Publication Date

1972

Document Type

Dissertation/Thesis

First Advisor

Simon, Seymore||Ditrichs, Raymond

Degree Name

M.A. (Master of Arts)

Department

Department of Psychology

LCSH

Ethnopsychology||Aggressiveness

Abstract

An experiment employing white subjects examined the influence of observed aggressive black-white interactions on subsequent interracial aggression. Before aggressing against a black target themselves, subjects were exposed to a white person aggressing against a black person using high, low, or unspecified electric shocks, and to the black person subsequently aggressing using one of the same three response patterns. Prior to statistical analysis, three orthogonal variates were identified: general direct aggression, extremes in direct aggression, and indirect aggression. It was found that, regardless of the behavior of the black person, subjects viewing a white person using low aggressive responses showed a lower level of general direct aggression than did subjects exposed to unspecified modeled behavior. A comparable decrease also resulted when subjects viewed only a low aggressive black. In no case was reduced general direct aggression found to be accompanied by increased indirect aggression. Results are discussed in terms of the usefulness of observational experience in modifying interracial aggression.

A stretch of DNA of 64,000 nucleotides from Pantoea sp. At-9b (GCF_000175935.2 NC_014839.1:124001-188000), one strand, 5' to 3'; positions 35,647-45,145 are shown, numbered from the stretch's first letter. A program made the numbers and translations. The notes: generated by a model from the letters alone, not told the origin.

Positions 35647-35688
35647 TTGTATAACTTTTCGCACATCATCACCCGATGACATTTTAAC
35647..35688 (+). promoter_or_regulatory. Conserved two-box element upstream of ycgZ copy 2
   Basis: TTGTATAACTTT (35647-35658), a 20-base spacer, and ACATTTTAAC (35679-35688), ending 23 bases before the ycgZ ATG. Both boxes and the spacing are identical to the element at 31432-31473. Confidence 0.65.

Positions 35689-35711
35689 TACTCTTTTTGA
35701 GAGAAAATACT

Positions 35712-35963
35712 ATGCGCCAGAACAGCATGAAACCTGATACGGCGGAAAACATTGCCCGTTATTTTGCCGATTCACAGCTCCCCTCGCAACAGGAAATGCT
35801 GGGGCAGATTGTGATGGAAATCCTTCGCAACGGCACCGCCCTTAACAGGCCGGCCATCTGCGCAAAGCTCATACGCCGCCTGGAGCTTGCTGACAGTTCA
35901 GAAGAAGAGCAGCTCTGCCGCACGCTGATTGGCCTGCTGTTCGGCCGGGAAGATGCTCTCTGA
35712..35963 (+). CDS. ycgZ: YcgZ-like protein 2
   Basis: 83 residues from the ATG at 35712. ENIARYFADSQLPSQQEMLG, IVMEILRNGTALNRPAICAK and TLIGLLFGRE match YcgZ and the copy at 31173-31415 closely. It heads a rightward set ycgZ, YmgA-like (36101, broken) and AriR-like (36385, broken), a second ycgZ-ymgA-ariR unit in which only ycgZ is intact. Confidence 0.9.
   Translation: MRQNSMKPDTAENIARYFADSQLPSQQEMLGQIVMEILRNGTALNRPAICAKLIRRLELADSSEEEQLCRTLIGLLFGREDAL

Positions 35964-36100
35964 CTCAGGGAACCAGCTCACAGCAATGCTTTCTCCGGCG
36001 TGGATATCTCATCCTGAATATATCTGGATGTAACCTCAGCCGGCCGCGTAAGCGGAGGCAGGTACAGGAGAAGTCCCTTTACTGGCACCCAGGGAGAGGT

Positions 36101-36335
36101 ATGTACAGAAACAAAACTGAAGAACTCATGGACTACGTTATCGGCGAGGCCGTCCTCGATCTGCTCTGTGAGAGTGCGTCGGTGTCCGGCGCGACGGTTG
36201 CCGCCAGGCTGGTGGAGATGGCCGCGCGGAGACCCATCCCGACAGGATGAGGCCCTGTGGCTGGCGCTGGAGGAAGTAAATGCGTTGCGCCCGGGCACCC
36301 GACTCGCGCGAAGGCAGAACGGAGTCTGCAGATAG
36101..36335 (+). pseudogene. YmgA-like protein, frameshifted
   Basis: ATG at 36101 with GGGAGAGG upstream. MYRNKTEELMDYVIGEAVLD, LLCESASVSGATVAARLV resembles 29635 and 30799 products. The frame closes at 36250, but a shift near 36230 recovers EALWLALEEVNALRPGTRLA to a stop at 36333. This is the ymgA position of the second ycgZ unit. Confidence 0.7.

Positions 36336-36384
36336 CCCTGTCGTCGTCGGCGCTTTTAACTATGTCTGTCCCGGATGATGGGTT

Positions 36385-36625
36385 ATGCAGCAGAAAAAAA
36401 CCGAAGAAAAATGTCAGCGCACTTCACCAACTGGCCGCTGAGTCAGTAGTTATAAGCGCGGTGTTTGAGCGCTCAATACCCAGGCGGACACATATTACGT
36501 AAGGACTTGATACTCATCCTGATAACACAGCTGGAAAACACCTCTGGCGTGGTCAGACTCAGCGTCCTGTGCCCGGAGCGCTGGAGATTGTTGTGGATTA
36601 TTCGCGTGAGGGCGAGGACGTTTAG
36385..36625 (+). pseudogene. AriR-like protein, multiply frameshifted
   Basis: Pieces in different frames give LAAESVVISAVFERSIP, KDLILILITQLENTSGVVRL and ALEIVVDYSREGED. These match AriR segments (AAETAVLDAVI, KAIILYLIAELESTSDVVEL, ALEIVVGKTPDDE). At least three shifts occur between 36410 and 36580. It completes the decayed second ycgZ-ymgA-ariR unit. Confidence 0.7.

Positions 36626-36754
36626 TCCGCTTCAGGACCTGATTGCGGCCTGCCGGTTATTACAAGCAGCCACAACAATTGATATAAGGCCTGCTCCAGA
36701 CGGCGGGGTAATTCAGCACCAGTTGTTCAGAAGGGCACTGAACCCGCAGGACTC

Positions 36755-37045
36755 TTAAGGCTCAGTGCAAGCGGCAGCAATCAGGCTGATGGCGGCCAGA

Comments

Includes bibliographical references.

Extent

69 pages

Language

eng

Publisher

Northern Illinois University

Rights Statement

In Copyright

Rights Statement 2

NIU theses are protected by copyright. They may be viewed from Huskie Commons for any purpose, but reproduction or distribution in any format is prohibited without the written permission of the authors.

Media Type

Text

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